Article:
There is a very specific idea of what a French woman has hanging in her closet. So much, that you can probably list the oft-cited items without me even telling you – it is that entrenched in the fashion world’s perception of French style.
It’s borderline silly, if you ask me. Is there any other city that has such a specific way of dressing pinned to its female inhabitants?
Perhaps the most ridiculous part of this notion is that the vast majority of Parisian women don’t own all or even any of these items. In fact, if you do happen to see a woman sauntering by the Seine in a Breton striped top, beret, trench coat, or little black dress, I would bet that she’s a tourist hoping to “blend in” rather than an actual local.
So what is actually found in the (often minuscule) closet of a real Parisienne? A huge variety of things, to tell you the truth. Just like everywhere else in the world, women in France all have their own unique style and don’t subscribe exclusively to the stereotypical “French style” that’s so frequently cited and over-analyzed in fashion magazines.
That said, while living here, I have seen certain items make a frequent reappearance on a large number of women of various ages and fashion.
And so, a list of things that the average Parisian woman actually does tend to wear day-to-day.
A friend of mine from Lyon once told me that he could tell which French people were Parisian based on whether or not they wear wearing a pair of white sneakers. I thought he was exaggerating – until I moved to Paris.
White sneakers are, undeniably, the footwear of choice for many a local to the French capital. From Adidas, to Stan Smith, to Converse, you’ll see a selection of brands, with one thing in common: the colour (or lack therefore of).
While the white sneaker trend is also popular in North America, a difference I gleamed is that while North Americans frequently obsess over keeping their sneakers pristine, Parisians aren’t bothered if theirs are dirty or scuffed.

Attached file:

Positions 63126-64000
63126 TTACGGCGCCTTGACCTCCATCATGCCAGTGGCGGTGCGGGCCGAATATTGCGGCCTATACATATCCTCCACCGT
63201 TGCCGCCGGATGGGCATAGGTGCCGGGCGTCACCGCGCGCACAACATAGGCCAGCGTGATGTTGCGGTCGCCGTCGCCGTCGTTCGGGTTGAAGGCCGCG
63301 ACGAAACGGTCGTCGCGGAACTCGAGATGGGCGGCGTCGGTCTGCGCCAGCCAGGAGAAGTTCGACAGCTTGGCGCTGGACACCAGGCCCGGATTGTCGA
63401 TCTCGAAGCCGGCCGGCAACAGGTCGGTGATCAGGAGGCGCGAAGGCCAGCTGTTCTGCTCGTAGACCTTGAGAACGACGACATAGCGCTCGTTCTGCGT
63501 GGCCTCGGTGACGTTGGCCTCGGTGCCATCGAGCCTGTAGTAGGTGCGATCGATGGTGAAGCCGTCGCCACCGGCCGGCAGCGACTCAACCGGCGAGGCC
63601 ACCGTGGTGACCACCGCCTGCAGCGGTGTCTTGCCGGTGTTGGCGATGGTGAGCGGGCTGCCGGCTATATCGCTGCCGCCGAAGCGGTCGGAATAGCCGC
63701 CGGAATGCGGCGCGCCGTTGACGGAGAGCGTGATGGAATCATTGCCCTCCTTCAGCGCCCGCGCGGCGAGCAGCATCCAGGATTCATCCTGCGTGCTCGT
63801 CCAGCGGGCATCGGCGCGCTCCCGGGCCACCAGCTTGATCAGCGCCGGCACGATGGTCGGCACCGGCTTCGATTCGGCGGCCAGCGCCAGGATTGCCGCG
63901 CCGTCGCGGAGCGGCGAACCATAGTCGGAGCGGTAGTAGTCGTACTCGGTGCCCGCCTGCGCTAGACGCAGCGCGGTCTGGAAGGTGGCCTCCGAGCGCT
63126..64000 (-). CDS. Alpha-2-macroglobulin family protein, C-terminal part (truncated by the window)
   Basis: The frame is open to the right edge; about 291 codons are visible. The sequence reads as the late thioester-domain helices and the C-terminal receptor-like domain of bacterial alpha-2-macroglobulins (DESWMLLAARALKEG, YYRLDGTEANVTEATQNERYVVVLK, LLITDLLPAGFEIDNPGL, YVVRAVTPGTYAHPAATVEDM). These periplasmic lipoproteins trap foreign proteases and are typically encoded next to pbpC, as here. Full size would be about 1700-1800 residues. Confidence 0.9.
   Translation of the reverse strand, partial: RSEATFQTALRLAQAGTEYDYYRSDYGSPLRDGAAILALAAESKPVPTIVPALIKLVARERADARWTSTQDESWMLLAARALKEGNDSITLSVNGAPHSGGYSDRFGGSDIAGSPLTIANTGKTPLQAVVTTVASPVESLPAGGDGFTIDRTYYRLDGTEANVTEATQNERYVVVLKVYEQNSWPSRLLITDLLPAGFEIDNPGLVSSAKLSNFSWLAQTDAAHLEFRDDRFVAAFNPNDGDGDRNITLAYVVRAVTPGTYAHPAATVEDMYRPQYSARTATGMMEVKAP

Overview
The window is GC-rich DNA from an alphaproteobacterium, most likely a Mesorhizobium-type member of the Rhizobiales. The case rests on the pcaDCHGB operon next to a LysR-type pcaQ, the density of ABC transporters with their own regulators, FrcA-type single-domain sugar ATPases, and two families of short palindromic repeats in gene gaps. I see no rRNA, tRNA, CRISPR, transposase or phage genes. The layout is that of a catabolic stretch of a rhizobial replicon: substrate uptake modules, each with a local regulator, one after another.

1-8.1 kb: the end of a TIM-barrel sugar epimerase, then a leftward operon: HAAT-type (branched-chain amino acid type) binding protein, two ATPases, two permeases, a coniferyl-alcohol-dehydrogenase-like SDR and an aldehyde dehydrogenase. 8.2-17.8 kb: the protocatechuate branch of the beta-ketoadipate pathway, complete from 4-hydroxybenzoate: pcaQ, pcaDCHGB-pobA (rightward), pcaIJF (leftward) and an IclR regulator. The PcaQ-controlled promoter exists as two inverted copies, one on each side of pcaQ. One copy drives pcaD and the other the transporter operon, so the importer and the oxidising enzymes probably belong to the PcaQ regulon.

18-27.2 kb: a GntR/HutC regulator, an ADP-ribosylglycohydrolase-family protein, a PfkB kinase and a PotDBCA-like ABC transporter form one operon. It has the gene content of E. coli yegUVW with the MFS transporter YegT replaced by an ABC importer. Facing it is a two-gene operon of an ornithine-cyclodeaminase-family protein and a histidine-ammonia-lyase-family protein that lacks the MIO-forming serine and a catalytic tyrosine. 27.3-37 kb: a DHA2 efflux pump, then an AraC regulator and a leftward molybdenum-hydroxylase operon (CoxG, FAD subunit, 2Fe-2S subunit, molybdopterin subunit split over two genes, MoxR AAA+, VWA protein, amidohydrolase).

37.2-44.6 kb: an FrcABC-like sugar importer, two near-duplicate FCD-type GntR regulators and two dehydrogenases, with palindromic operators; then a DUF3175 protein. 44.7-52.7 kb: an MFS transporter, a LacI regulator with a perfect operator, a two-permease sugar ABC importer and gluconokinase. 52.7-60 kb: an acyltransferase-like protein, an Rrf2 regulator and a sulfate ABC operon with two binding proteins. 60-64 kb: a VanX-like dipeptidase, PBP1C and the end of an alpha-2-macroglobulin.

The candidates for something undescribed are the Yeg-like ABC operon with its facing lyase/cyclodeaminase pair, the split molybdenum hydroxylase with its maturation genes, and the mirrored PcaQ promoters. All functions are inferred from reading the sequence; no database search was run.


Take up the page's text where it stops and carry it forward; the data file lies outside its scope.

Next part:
Oversized Army Jackets
Digging for treasures at friperies around the city is a popular pastime for Parisians. An item frequently found at these second hand shops – and which are often picked up by locals – are old army jackets, which usually come from a European army surplus.
Whether it says armée française or comes from the Netherlands, it’s typically olive green and slightly oversized, and worn over everything from fancy dresses to jeans.
Like the army jackets, denim jackets are another popular item in a Parisian’s closet that are frequently sourced from vintage shops. It’s not surprising why: Perfectly worn-in denim jackets from brands like Levi’s and Lee can be found in large numbers in second hand stores around the likes of the Marais.
While boyfriend fit, straight leg, and mom jeans are the hot denim styles of the moment, in Paris many women are staying committed to skinny jeans. While I tend to see light wash pairs more often, dark wash and black are also popular. Their most frequent accompaniment during the colder months? A loose sweater or blouse and a pair of high-heeled booties.
During holiday parties and nights out in the wintertime, it wasn’t sparkly frocks or little black dresses that I saw most often – it was black jumpsuits. Usually sleeveless and with a low cut neckline and paired with high heels and simple jewelry.
Not only are jumpsuits elegant, but they are versatile – something that I see being a common theme among a lot of the pieces I see most frequently worn here. Parisian apartments are infamously tiny, and so women tend to be choosy with what they hang up in them. Simple pieces like a black jumpsuit are classics that can be worn from office to after-work drinks, from wintertime to summer nights.
Longchamp Le Pliage Bag
Here is something that’s not often said about Paris: It rains here. A lot. Sometimes in torrential proportions. As such, Longchamp’s Le Pliage bag is incredibly popular, thanks to being water resistant, stylish, and available in a wide variety of colours and sizes. A bigger bag is perfect for shopping and work, while smaller sizes are great for an everyday purse.
What’s more, they’re very reasonably priced. Unlike what popular culture may suggest, the average Parisian isn’t carrying a Chanel bag day-in and day-out (if she has one at all). Designer items are appreciated here, but the majority of women shop French brands like Longchamp and Lancaster, which are still chic and well-made but not priced in the thousands.
Great post – totally agree re white sneakers (short or no socks) and Longchamps bag, also practical as you can zip it up and avoid pickpockets in the metro!
Yes! It really is a workhorse of a bag that can be used in so many different ways. No wonder it’s so popular. 🙂
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